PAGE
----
[mfc] blog

my first cadaver [blog]

Episode 10: My First Open Heart — Inside Out

The concept of an “open heart” is open to interpretation. Depending on the context, those two words can conjure up thoughts of anything from an early Madonna hit song to a jewelry commercial to a scene in an operating room. There is the symbol and the meaning and the literal meaning—and they are all meaningful. And they are all about the idea of taking the risk, being accessible, susceptible, unguarded, understanding that in order to let something in you must create an opening for it.

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Topics: Surgery

Episode 9: My First & Only Constant — Humanity, for a Change

When Faith asked doctors Lauren Robertson, Emma Husain and Pranay Sinha what they would change in medicine, she expected to hear a chorus of sighs, and tales of red tape, bad policies and broken systems. What she heard instead made us reevaluate what it means to change and make change, answers that called for intimacy and real human connection as weapons in the crusade for better care.

And so the podcast that was supposed to be about “change” changed. Rather than examples of inhuman forces making the act of human care challenging, it became a story of how when faced with human problems, doctors and patients must become more human about the way they approach and solve them. With compassion, our first and only constant can truly be a change for the better. We are our only hope.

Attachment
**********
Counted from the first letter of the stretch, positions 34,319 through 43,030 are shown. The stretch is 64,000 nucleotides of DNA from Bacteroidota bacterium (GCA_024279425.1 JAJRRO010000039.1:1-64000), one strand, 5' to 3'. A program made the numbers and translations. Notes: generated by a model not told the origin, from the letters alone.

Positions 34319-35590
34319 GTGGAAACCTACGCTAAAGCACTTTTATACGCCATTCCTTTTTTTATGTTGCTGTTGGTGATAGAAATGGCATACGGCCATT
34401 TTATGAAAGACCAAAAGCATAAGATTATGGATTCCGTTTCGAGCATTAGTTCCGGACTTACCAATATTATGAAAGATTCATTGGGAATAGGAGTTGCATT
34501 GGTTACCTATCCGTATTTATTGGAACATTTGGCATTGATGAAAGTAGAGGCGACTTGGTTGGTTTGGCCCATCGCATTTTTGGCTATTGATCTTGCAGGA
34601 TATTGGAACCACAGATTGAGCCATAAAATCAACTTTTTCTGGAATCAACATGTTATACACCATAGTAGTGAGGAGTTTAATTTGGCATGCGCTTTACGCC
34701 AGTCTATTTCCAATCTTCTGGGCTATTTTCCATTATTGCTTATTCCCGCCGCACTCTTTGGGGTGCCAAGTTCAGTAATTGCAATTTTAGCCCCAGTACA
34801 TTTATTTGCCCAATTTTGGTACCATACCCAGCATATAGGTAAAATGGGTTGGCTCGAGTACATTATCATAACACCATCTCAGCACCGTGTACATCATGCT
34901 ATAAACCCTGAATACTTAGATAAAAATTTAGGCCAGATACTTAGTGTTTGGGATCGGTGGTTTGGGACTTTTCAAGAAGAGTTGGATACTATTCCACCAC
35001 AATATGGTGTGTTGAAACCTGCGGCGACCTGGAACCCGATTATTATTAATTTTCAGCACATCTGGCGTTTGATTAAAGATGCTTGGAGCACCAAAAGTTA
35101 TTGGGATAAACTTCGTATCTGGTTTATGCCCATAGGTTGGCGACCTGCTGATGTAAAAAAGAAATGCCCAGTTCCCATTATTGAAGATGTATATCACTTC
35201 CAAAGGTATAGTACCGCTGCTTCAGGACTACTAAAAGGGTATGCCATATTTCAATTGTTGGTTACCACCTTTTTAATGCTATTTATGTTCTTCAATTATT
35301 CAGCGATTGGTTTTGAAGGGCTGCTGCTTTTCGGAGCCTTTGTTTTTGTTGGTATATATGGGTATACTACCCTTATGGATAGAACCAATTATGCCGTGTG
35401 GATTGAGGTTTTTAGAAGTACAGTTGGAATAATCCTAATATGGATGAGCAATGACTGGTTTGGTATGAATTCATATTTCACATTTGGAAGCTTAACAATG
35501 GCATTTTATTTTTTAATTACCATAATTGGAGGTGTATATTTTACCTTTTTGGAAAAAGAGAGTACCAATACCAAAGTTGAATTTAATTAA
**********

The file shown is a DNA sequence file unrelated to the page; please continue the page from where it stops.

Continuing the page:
Listen to Episode Nine

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Topics: Residency, Med School

Episode 8: My First "Darling-Honey-Sweetheart"— Conversations with Women in Medicine

You might have heard this riddle: “After a terrible car crash, a boy is rushed to the hospital for emergency surgery. The surgeon takes one look at the patient and says, ‘I can’t operate on the boy. He’s my son.’ Yet the doctor was not the boy’s father. How could that be?”

We really hope you guessed that the surgeon was the boy’s mother. But, if not, we get it. Even in this relatively enlightened age, when we’re in a medical context, there’s a subconscious expectation of a man in the white coat.

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Topics: Residency, Med School, Women in Medicine

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